Interactive cultural centre a step closer
Business leaders at a high-end breakfast in Broome recently were given an update on plans for a world-class tourist attraction which would allow visitors to immerse themselves in Kimberley culture.
With the aim of increasing traffic into Broome, the Kimberley Centre for Culture, Arts and Story would educate travellers on the region’s history, people and art, and inspire them to explore the area further.
SMA Tourism consultant Simon McArthur spoke about the project at the Oaks Hotel earlier this month and said the Kimberley was missing an important attraction of this kind.
He said the interactive centre would include in-person storytelling, exhibitions, Dreamtime history, workshops, a restaurant, a gift shop, a performance space, cultural immersion training and visitor information.
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A state-of-the-art planetarium would be the main attraction, which would use technology to support stories from the region.
Yawuru chief executive Peter Yu said the centre would be a significant headline attraction, providing another compelling reason to visit Broome and the Kimberley.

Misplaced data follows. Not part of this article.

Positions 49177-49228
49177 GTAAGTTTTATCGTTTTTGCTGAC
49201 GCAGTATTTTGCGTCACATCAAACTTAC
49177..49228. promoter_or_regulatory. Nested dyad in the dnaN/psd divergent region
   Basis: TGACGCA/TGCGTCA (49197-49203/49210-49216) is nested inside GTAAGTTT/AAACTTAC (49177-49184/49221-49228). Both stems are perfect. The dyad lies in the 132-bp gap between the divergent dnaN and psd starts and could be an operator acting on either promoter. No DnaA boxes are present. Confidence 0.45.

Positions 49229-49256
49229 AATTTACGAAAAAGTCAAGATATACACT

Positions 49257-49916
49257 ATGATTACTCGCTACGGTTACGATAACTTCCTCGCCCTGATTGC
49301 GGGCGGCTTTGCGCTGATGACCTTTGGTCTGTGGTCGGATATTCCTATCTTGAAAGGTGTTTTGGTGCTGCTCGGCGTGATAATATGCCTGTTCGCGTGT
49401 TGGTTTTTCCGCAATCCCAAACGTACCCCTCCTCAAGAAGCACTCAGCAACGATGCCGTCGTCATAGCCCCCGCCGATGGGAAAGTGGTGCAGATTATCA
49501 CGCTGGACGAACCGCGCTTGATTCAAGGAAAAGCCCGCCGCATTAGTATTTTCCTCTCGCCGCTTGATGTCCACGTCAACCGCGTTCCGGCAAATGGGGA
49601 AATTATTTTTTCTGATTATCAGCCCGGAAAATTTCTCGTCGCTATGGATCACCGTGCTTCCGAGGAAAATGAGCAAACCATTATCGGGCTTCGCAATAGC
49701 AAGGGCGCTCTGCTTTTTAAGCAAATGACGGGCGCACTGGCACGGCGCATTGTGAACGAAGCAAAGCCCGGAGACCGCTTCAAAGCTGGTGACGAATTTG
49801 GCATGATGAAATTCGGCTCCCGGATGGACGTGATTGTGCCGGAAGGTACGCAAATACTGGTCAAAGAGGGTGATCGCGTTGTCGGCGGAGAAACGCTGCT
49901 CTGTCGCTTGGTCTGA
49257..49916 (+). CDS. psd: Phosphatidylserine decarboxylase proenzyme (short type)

“It will increase visitation in the shoulder months,” he said.
“Visitors will stay longer and disperse their spend deeper into the Kimberley.
“This will lead to stronger tourism businesses in Broome and the Kimberley and more Aboriginal employment on-country.”
Mr McArthur said a working group, led by Mr Yu, had engaged potential stakeholders and conducted market studies. Members of the group include representatives of Tourism WA, the Shire of Broome, the WA Museum, the Kimberley Development Commission and LandCorp.
Their research showed 95 per cent of respondents said the concept of an interpretation centre was moderately to extremely appealing, with 75 per cent willing to pay more than $25 entry.
It is understood the committee will now focus on a location for the centre, a full feasibility report and the ideal governance model. The centre is expected to be completed in six-eight years.
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